Foreign cars do not often have the 'pump only' (the pump by itself with no module) option domestics often do. The individual pumps are often weirdly designed as well and not like the generic modular type pumps often used here that can interchange with some minor mod work done.
The entire fuel pump/sender outer module thing is one more of the unitized parts things I bring up as new ways the car companies turn the engineers inward to find more ways to make more expensive parts that bump up company profits, they redesign to make several parts all into bigger subassemblies that force you to have to buy several parts to get the one that commonly wears out. That process often replaces the oldschool thinking that said to mod the assembly to be better, if they can get away without doing it now they do, it sells more parts not doing it unless the government forces them too.
I have replaced pumps 'alone' like you propose and saved big $$$$$ but only on domestics, you have to have a fairly easy to change basic pump that works there without totally redesigning everything to even begin to work. The strainers commonly can be recleaned to work fine unless ethanol has ruined them and that part is always unpredictable. The last Ford pump I did involved modding the OD and length to work and the outlet changed position to have to mod up a one-off special top of module cover to work, not hard but very few will go that far. Parts were easy to make and basic pump was $35 on an entire module assembly price of $450 so it was worth it to me as I had done it on 2 cars. The pump itself will generally be junk and even more so if ethanol is part of your daily fuel, it either eats the wire insulation to short or the glue that commonly gets used to hold the permamags in place, then they come loose to grind up on rotor. I have replaced NLA strainers with other bastard shapes that fit the pump inlet, they work fine if you work out the physical fit issues and make them end up at close to tank bottom to feed pump right. That involves getting the filter just right with the level sensor float height to still have tank run to zero before running out of gas. It can be helpful to know that now usually part of the pump output is used to fill the plastic module up to keep it full so pump never runs dry even at very low tank levels. So, look at how they accomplish that, it helps to understand some of the perceived to be excess plumbing there.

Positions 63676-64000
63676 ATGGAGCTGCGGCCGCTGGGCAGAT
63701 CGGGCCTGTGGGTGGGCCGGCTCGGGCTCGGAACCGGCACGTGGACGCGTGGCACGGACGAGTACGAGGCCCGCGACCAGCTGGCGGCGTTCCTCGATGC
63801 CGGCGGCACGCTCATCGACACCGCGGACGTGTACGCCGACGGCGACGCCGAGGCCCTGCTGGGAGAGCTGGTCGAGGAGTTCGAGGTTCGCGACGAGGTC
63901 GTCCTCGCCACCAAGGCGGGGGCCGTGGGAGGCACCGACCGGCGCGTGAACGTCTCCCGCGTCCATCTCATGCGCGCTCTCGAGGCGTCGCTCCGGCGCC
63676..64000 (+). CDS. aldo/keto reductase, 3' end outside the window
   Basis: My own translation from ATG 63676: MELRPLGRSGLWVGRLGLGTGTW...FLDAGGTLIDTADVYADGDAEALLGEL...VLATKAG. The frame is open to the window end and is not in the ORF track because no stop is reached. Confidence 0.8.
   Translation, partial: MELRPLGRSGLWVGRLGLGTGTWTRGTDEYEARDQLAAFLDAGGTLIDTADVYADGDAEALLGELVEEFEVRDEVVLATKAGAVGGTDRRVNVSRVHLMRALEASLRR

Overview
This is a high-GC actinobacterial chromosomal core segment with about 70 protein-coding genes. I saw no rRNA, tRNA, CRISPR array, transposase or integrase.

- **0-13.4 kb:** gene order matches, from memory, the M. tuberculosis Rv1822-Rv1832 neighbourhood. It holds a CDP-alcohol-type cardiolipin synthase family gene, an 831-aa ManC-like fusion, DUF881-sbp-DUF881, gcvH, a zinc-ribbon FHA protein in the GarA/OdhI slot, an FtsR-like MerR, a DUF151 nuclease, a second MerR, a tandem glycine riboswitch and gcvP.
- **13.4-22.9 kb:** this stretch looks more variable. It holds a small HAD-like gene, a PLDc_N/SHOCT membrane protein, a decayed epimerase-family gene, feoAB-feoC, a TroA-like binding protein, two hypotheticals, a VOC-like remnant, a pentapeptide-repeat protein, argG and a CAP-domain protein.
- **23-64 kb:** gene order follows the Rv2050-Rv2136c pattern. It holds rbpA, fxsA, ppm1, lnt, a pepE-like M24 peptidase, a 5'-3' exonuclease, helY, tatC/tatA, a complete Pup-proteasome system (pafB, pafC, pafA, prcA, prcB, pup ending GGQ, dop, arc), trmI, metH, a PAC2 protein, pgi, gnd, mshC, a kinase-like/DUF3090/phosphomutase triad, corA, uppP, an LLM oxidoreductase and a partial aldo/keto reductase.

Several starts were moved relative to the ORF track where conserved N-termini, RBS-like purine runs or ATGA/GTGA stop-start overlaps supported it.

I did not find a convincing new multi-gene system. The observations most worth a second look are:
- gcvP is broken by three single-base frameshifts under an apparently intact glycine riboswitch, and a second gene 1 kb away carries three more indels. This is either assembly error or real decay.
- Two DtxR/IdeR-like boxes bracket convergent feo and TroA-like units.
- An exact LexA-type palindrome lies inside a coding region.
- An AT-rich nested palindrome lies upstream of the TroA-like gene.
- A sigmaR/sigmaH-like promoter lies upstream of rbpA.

When you ultimately meander about in your mind to realize that the OEMs by making that whole pump thing one part has you paying roughly $100+ just for the plastic case I just want to kick the **** out of somebody.
I would say yank the pump module connector and check for corrosion, most are clean but then there is that occasional one that did not seal at the weather seal and then water gets into it to do the same thing. Some even melt if the connector used there is substandard and getting to be a common OEM problem as they try to make things continually lighter. They then use connectors that overheat due to not being substantial enough at the cross-section of the connection itself. Ford does that all over their cars now and more of the engineering turned inward thing I spoke of above, to get more parts sales and repair throughput into the dealerships too. That means look close at pump relay socket too (part of main harness usually), think of what part will cost the most to replace, that is the one they will choose to under-design to fail early. The sockets overheat to let the relay pin not be tight in socket but you think it's fine since you are forcing multiple pins in place, the good high friction ones make you think all are OK when maybe one isn't. The socket has often distorted too due to excess temperature. I always rebend the socket contacts to be tighter when working a relay, and if not satisfied I will cut it out and cobble up my own individual wires to make sure the relay has 100% contact on all pins. My fuseboxes sometimes can be ugly inside but they are absolutely rock solid in performance, the only thing that matters.
If you go into the pump module don't be surprised to find a whopping mud layer of sediment inside, depending on your area red rust dust from gas station tanks will pack up in the pumps to shell them out and sometimes water based trash in the ethanol to make like a white gluey snot mess that is just gross. Use water to clean it, nothing else will work.
Go there, enroll for free and service manual link at the banner across top of page, drill down through the pages to get to your year and model and download the different sections. You'll need 'FL' for fuel system and any others referred to in that one, the first 2 letters in green are the other sections needed.